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A Photographer Reimagining the Practice of Portraiture

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Born in New York City, with Indo-Guyanese and African-American roots, Rebecca Marimutu is a contemporary photographer and interdisciplinary artist whose work explores the self, identity, and materiality, through various mediums such as photography, collage, paper sculpture, and abstraction. Marimutu, a 2020 MFA graduate from MICA’s Photographic and Electronic Media Program, is based in Baltimore. She teaches at Towson University.

I first encountered Marimutu’s artwork at Eubie Blake as a part of Repercussions: Redefining the Black Aesthetic, where she exhibited a set of two photo collages, “Portraits, Adhered” #11 and #10, 2021, which initially appeared to me as an abstract network of black, white, gray, and anchoring red tones. However, after I spent more time with them, I was able to excavate images of human fragments from the composition and realized they were collages of abstractly represented identity.

Marimutu says that her work is informed by research into critical race theory, as well as contemporary discussions around the dimensionality of the photograph, and she works by concealing, obscuring, and protecting that which lies within the frame. At the start of 2021, during a period of isolation, she started her Portraits Adhered series, using digital photography and “disrupting the material hierarchies in contemporary image and media consumption” by mounting them onto wooden boards with wheat paste, PCA glue, clear acrylic gesso, and staples. Not only does the series offer opportunities for self-examination, but it allows the artist to “expand on the sculptural potentials in photography.”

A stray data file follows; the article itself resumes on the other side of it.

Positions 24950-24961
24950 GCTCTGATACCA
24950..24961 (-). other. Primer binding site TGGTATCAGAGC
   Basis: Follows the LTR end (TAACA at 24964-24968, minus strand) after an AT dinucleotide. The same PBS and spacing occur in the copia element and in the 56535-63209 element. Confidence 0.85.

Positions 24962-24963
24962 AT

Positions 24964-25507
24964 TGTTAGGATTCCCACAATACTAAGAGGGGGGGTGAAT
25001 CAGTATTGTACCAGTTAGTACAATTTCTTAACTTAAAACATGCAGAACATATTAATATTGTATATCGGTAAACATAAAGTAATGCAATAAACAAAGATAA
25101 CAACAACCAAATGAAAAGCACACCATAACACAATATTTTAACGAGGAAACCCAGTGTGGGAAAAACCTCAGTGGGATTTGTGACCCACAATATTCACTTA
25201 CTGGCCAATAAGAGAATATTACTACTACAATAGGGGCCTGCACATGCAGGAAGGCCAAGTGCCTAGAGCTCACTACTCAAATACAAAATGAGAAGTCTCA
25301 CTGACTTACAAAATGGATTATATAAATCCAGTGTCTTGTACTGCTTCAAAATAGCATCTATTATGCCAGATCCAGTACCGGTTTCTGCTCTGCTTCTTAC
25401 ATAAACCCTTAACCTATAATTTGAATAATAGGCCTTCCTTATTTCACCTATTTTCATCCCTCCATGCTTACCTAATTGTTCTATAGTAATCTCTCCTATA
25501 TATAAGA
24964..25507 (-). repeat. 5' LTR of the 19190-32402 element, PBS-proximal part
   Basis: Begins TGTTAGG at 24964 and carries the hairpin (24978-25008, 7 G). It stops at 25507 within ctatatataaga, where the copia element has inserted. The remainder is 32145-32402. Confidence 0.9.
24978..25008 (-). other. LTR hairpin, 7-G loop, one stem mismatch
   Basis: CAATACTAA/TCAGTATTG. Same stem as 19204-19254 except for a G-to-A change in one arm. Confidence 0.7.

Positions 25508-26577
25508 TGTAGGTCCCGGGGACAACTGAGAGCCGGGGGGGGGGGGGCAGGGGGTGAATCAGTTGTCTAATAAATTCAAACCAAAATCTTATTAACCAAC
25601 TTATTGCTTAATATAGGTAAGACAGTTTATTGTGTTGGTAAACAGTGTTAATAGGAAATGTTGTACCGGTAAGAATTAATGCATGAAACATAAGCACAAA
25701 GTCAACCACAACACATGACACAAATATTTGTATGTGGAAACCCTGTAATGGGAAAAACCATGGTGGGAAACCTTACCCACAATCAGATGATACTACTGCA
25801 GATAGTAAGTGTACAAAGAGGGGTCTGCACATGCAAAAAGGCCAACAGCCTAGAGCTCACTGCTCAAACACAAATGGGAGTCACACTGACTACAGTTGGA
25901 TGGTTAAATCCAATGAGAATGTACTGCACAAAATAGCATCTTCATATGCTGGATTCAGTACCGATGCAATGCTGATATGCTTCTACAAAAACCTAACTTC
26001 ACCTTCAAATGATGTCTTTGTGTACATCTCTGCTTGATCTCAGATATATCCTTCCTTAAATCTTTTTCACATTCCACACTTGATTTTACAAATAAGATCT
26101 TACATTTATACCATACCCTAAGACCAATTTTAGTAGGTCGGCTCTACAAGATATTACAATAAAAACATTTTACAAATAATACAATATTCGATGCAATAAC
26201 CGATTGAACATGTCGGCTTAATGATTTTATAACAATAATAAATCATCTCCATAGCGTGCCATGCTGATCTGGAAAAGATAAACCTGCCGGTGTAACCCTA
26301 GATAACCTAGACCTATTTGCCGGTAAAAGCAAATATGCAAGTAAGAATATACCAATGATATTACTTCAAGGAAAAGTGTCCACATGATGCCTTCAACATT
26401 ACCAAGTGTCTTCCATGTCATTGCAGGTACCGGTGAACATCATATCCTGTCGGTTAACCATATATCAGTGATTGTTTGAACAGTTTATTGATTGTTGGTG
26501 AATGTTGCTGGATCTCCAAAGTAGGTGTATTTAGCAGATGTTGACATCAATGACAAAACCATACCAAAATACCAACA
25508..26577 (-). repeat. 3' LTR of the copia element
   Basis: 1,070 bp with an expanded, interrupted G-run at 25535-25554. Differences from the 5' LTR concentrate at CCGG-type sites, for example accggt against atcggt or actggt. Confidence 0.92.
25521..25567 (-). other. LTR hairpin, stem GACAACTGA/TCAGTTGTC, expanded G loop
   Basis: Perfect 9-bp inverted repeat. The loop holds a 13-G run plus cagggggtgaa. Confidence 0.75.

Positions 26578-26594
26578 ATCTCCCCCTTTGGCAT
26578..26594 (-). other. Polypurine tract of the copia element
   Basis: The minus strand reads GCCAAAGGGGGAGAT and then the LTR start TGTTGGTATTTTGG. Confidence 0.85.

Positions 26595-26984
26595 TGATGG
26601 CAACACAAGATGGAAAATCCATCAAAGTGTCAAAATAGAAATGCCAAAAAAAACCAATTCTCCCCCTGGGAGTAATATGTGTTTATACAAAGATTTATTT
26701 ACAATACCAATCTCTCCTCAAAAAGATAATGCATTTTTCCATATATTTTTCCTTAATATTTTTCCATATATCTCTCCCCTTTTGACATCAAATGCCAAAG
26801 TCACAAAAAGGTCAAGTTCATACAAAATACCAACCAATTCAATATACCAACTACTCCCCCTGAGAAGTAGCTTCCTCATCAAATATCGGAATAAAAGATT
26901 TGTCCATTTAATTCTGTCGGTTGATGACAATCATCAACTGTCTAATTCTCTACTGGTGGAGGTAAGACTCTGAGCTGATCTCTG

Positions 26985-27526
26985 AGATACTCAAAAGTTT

Marimutu is inspired by Lorna Simpson as well as subway advertising, and is self-referential in the most direct way so that much of the artist herself is embedded within her works. Both analog and digital, Marimutu’s photo collages reveal a process of self-discovery and self-representation through actively manipulating and reconfiguring material into sculptural figures.

 

Name: Rebecca Marimutu
Profession: Artist and Adjunct Professor
Web: marimutu.com
IG / Social Media links: @rebeccamarimutu

Where are your roots? Where are you from?